TWA ordered -100 models for itself, but acquired -200 models over the years, and had Boeing (or their own maintenance) plug the windows for fleet commonality.

The lack of knowledge of this topic by the conspiracy theorists was sadly brought to life after the TWA 800 crash. The plane, a 747-131, which had been leased to Eastern Airlines early in its career, had 3 windows visible on each side. However, upon impact with the ocean, the plugs popped out, revealing an entire row of upper deck windows. Many claimed that this was not the original airplane (amongst other claims), to which Boeing had to explain over and over again that, indeed, this was the same airplane.

http://aviation-safety.net/database/record.php?id=19960717-0

And by the way, the only stupid question is the one not asked, leaving a person in ignorance - so don't ever feel as though your question has no merit!  thumbsup 



Pan Am:The World's Most Experienced Airline - P(oor) S(ailor's) A(irline): San Diego's Hometown Airline-Catch Our Smile!
User currently offlineAC7E7 From Canada, joined Oct 2004, 641 posts, RR: 23
Reply 10, posted (9 years 3 weeks 6 days 1 hour ago) and read 4356 times:

Did TWA had a lounge on its 741s right till the end?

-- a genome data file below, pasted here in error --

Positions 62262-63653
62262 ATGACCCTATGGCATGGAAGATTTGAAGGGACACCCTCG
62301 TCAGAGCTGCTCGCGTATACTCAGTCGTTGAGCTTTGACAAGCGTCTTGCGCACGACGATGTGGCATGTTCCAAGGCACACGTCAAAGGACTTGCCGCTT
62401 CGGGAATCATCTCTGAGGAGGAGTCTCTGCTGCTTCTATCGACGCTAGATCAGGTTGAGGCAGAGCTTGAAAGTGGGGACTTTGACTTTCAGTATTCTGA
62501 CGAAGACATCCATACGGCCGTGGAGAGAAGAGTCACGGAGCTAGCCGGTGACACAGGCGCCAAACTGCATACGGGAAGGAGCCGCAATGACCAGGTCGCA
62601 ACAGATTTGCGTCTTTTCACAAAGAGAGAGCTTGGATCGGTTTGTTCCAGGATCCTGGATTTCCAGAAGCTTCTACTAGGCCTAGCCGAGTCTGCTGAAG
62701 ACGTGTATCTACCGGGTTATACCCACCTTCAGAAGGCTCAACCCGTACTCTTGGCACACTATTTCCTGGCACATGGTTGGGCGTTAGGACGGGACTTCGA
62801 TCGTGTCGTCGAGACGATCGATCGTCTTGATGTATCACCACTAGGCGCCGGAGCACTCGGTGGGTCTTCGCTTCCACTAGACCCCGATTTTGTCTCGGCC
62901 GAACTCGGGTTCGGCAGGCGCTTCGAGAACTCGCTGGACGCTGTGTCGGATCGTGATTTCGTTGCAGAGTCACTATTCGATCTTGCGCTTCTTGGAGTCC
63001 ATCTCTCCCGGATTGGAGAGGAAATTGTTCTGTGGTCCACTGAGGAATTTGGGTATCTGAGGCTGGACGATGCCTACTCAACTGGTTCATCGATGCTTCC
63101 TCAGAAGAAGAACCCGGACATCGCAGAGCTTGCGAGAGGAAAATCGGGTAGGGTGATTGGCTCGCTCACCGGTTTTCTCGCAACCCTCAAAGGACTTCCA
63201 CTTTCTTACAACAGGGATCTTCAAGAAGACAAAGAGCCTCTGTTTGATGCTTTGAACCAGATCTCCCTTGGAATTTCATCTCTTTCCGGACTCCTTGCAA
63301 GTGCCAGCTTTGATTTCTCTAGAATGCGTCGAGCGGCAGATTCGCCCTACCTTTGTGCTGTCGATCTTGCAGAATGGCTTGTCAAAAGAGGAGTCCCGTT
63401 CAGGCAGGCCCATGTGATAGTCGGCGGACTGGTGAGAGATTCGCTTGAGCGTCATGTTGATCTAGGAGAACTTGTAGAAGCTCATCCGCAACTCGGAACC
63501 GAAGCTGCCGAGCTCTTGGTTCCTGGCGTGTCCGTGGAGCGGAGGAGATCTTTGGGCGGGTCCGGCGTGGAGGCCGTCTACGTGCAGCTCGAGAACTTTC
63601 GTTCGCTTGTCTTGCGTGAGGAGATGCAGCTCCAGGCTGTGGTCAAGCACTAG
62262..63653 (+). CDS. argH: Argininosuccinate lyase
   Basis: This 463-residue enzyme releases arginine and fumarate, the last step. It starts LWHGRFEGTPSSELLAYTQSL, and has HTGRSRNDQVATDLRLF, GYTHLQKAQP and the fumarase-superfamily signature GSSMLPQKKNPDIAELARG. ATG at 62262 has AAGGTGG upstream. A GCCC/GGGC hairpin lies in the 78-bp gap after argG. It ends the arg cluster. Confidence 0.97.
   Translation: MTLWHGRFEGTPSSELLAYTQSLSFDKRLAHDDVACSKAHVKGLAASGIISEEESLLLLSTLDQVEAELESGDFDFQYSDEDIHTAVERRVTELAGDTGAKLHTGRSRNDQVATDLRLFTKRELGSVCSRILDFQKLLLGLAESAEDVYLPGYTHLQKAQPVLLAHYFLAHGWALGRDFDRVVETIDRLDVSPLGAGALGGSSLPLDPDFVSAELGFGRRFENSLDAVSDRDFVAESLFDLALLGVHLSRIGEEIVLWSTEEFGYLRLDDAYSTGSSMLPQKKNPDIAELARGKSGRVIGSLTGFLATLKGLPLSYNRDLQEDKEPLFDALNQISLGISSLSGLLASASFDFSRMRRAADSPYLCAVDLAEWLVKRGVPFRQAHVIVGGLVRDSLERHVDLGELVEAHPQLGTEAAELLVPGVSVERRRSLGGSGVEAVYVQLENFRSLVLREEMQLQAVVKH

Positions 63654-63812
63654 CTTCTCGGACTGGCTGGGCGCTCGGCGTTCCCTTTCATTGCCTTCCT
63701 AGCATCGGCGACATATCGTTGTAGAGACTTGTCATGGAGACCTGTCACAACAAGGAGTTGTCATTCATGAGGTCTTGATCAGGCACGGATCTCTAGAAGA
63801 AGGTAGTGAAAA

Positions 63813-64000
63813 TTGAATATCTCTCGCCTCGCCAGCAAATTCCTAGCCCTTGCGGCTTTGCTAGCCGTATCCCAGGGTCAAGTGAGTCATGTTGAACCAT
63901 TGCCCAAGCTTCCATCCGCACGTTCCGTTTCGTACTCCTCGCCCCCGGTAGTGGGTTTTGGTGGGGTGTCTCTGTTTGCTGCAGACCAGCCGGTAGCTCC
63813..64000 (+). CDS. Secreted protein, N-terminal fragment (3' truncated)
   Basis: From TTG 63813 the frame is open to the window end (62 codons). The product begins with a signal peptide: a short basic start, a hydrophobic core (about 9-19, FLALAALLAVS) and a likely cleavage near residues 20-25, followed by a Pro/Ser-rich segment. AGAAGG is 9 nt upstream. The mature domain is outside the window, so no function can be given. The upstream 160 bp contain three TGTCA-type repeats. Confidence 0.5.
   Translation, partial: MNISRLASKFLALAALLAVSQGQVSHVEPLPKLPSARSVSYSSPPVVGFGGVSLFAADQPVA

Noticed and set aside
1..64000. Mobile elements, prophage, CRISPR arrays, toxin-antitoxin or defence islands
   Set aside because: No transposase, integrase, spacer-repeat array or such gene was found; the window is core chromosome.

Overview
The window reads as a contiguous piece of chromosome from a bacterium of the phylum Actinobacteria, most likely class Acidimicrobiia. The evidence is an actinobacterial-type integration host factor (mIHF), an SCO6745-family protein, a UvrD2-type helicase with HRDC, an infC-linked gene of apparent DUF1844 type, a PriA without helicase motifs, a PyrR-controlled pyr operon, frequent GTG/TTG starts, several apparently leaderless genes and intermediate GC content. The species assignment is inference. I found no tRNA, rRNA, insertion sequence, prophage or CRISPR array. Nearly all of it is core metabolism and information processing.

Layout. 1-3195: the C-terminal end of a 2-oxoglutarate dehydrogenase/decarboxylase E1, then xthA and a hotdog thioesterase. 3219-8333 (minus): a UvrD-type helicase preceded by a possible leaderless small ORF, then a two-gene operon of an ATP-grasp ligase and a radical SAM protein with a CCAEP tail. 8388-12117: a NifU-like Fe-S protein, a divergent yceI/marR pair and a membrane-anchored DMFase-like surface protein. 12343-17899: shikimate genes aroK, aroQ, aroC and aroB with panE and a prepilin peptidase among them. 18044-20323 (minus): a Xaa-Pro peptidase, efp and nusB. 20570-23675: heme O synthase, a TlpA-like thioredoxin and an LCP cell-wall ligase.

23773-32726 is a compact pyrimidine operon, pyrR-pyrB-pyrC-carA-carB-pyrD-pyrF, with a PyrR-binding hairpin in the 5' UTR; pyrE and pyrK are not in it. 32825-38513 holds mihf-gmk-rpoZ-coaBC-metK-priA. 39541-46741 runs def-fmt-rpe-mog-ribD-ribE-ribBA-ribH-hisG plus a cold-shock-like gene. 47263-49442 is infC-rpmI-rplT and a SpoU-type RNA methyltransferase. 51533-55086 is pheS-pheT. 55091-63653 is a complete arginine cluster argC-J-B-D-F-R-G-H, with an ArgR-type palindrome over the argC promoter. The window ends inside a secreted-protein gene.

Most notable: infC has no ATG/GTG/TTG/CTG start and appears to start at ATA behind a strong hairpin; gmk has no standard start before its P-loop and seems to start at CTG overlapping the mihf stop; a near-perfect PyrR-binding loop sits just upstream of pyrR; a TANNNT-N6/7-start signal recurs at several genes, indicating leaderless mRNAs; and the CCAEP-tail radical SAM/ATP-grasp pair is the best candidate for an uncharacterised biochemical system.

Strategy without tactics is the slowest route to victory. Tactics without strategy is the noise before defeat.
User currently offlineCitationJet From United States of America, joined Mar 2003, 2368 posts, RR: 3
Reply 11, posted (9 years 3 weeks 6 days 1 hour ago) and read 4326 times:

The bottom line is that the number of windows on the upper deck is not a unique identification feature of the 747-100 and -200.

Here are some threads that have discussed this in the past:
http://www.airliners.net/discussions...eral_aviation/read.main/1847556/6/
http://www.airliners.net/discussions...eral_aviation/read.main/1408963/4/
http://www.airliners.net/discussions...eneral_aviation/read.main/1355008/
http://www.airliners.net/discussions...eral_aviation/read.main/1162404/6/



Boeing Flown: 701,702,703;717;720;721,722;731,732,733,734,735,737,738,739;741,742,743,744,747SP;752,753;762,763;772,773.